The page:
The disruption in normal business caused by the novel coronavirus is accelerating certain real estate trends nationwide and in Arizona.
The nation’s shift to online purchasing and working from home has kept the need for industrial buildings and data centers high. Arizona has become an attractive place to develop both industrial and data centers due to the state’s proximity to California and Mexico and lack of natural disasters.
“Industrial real estate is at the epicenter of automation and e-commerce distribution and stands to benefit from this transformation we are going through,” Timothy Savage of New York University, and a research economist for NAIOP, said in a statement.
Suzanne Kinney, president and CEO of the Arizona chapter of NAIOP, said some asset classes, especially industrial, are outperforming others through the closures due to coronavirus.
“Our friends in industrial in many ways are on the front lines,” Kinney said.
Restaurants, retail and hospitality continue to be the hardest hit by the closures, nationwide and in Arizona. NAIOP’s national forecast predicts hospitality will bounce back quickly after the pandemic, but there will be a continued decrease in brick and mortar stores, especially independent businesses.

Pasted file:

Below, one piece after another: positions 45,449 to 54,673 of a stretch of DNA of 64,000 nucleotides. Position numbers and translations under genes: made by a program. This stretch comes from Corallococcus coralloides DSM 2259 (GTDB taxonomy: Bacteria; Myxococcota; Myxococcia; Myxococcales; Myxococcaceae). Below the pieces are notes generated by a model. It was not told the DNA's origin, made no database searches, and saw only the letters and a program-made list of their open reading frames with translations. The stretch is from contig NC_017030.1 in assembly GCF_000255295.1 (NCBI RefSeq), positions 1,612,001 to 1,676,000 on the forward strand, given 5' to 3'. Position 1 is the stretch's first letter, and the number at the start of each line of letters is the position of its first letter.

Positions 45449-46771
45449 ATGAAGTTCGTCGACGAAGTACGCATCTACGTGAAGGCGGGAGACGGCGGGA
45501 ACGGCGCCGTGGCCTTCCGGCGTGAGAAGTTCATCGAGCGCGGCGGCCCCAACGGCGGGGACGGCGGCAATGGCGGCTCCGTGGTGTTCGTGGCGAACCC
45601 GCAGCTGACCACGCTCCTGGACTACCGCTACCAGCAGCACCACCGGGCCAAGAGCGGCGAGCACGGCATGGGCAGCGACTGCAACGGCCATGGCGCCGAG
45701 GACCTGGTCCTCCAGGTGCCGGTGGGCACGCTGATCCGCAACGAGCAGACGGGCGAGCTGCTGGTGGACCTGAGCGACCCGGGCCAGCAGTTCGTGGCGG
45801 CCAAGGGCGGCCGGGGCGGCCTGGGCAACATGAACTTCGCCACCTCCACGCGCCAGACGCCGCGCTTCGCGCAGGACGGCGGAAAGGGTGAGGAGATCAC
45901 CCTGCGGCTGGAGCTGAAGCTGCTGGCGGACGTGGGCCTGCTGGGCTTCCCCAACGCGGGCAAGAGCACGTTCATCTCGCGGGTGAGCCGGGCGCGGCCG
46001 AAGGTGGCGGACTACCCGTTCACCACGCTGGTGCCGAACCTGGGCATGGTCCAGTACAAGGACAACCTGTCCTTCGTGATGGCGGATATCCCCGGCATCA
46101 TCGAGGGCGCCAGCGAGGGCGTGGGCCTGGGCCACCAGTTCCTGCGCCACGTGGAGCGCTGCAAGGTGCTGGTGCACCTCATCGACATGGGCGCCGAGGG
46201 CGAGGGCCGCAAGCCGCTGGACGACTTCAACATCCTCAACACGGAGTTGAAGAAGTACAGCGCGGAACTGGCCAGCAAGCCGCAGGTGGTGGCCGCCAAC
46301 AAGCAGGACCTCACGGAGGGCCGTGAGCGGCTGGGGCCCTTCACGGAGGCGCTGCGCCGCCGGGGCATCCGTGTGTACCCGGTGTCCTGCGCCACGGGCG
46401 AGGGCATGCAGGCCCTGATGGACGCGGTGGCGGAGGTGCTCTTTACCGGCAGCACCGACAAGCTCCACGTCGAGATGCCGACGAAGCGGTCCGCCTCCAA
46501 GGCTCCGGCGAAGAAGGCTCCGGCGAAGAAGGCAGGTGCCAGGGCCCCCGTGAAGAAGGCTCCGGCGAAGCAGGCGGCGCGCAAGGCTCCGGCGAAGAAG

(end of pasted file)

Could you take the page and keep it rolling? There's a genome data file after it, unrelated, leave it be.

Jobs that are generally done in Class A and B office space have mostly moved to remote work, but have not had their business affected nearly as harshly as retail and restaurants.
However, many experts doubt companies will want to give up office space altogether once the pandemic is over.
“I hear people expressing concern about the limitations of telecommuting,” Kinney said. “It’s not the same as working in an office environment where people can easily work together. It’s more likely that companies may have more flexibility regarding telecommuting, but I don’t see most forgoing office space.”
Jonathan Keyser, founder of tenant representation brokerage Keyser, said he thinks companies might be more interested than ever in office space once the pandemic is over.
“I think people are looking forward to getting back to the office,” he said.
Source: Phoenix Business Journal